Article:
Original Article

Neuromuscular electrical stimulation improves exercise capacity in adult patients with chronic lung disease: a meta-analysis of English studies

Haihong Gong, Qinghe Jiang, Dongchao Shen, Jinming Gao


Background: Neuromuscular electrical stimulation (NMES) has been suggested as an alternative rehabilitative therapy to enhance exercise performance and skeletal muscle function in adult patients with chronic lung disease. However, the results of individual studies have been inconsistent. We performed a meta-analysis to evaluate the effectiveness of NMES with regard to increasing exercise capacity, quadriceps strength, muscle mass, cross-sectional area, and quality of life and decreasing dyspnea in adult patients with chronic lung disease.
Methods: A systematic search was conducted of the PubMed, Cochrane Library and EMBASE databases for randomized controlled trials (RCTs) published in English-language journals before January 2018. Data were extracted using standardized forms, and the weighted mean difference (WMD) or standardized mean difference (SMD) with 95% confidence intervals (CIs) was calculated.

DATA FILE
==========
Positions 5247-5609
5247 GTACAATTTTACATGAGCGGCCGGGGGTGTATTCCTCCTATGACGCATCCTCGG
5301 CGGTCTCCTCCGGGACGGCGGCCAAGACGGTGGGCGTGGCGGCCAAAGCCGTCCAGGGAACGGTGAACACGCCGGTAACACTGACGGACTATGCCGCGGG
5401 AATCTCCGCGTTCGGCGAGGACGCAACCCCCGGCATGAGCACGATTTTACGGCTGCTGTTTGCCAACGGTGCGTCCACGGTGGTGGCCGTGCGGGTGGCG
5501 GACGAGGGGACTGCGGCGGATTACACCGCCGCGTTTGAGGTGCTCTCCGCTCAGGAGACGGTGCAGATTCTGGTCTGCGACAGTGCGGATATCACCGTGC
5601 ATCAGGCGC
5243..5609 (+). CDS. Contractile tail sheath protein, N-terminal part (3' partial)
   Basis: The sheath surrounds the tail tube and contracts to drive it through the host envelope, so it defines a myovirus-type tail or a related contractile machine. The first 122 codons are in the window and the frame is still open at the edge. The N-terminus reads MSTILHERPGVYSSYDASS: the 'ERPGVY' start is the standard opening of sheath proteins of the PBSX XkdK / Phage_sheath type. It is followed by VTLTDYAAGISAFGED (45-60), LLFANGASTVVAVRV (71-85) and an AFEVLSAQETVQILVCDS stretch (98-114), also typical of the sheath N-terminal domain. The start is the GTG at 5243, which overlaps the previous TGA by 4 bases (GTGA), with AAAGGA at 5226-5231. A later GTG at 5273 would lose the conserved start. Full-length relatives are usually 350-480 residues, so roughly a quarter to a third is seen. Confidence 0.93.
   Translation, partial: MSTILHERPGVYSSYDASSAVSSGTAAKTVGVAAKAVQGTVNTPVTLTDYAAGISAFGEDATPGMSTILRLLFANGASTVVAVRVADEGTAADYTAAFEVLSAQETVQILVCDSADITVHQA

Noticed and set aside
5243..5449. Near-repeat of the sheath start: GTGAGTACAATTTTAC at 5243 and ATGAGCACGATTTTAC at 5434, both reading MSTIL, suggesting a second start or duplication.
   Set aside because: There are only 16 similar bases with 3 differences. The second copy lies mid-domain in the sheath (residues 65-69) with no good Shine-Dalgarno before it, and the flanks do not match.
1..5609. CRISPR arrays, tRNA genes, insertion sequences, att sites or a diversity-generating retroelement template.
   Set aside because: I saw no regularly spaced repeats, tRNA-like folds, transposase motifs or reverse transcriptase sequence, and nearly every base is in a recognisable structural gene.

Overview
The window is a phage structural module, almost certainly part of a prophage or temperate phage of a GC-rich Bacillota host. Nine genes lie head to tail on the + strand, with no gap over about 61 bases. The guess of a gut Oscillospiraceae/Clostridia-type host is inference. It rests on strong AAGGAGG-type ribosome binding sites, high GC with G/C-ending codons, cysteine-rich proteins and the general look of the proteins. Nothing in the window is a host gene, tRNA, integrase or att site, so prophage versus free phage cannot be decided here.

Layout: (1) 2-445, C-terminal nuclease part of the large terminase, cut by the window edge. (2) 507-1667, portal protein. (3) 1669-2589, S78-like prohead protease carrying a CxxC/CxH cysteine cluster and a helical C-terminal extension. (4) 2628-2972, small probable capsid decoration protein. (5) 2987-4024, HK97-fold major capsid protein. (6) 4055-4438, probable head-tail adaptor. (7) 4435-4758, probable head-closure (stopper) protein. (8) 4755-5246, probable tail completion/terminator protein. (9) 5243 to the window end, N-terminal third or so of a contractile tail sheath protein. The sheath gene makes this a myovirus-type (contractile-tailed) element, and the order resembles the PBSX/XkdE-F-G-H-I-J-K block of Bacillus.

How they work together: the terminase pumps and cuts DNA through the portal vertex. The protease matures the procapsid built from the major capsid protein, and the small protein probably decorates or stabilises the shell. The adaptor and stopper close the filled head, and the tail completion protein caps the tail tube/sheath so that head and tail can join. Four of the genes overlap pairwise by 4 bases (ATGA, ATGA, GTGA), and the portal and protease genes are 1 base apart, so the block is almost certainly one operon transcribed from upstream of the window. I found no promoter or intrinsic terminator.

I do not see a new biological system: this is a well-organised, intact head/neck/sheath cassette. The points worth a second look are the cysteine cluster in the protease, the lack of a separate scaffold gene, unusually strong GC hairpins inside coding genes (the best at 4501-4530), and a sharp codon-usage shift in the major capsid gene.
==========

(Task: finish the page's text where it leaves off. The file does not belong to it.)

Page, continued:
Results: Eleven RCTs involving 368 patients were included in this meta-analysis. The pooled results showed that NMES significantly improved the 6-min walk distance (WMD: 37.93 m, 95% CI: 19.53–56.33 m; P<0.0001; P for heterogeneity =0.11; I2=47%) but not the incremental shuttle walk test (WMD: 18.18 m, 95% CI: −79.41 to 115.77 m, P=0.72; P for heterogeneity <0.0001, I2=94%) or endurance shuttle walk test (ESWT) (WMD: 96.73 m, 95% CI: −45.58 to 239.03 m, P=0.18; P heterogeneity =0.22, I2=34%). Moreover, NMES was associated with a significant improvement in quadriceps strength (SMD: 1.14, 95% CI: 0.86–1.43, P<0.00001; P heterogeneity =0.02, I2=58%).
Conclusions: This systemic review and meta-analysis provided evidence supporting the beneficial role of NMES in improving exercise capacity in patients with chronic respiratory disease.

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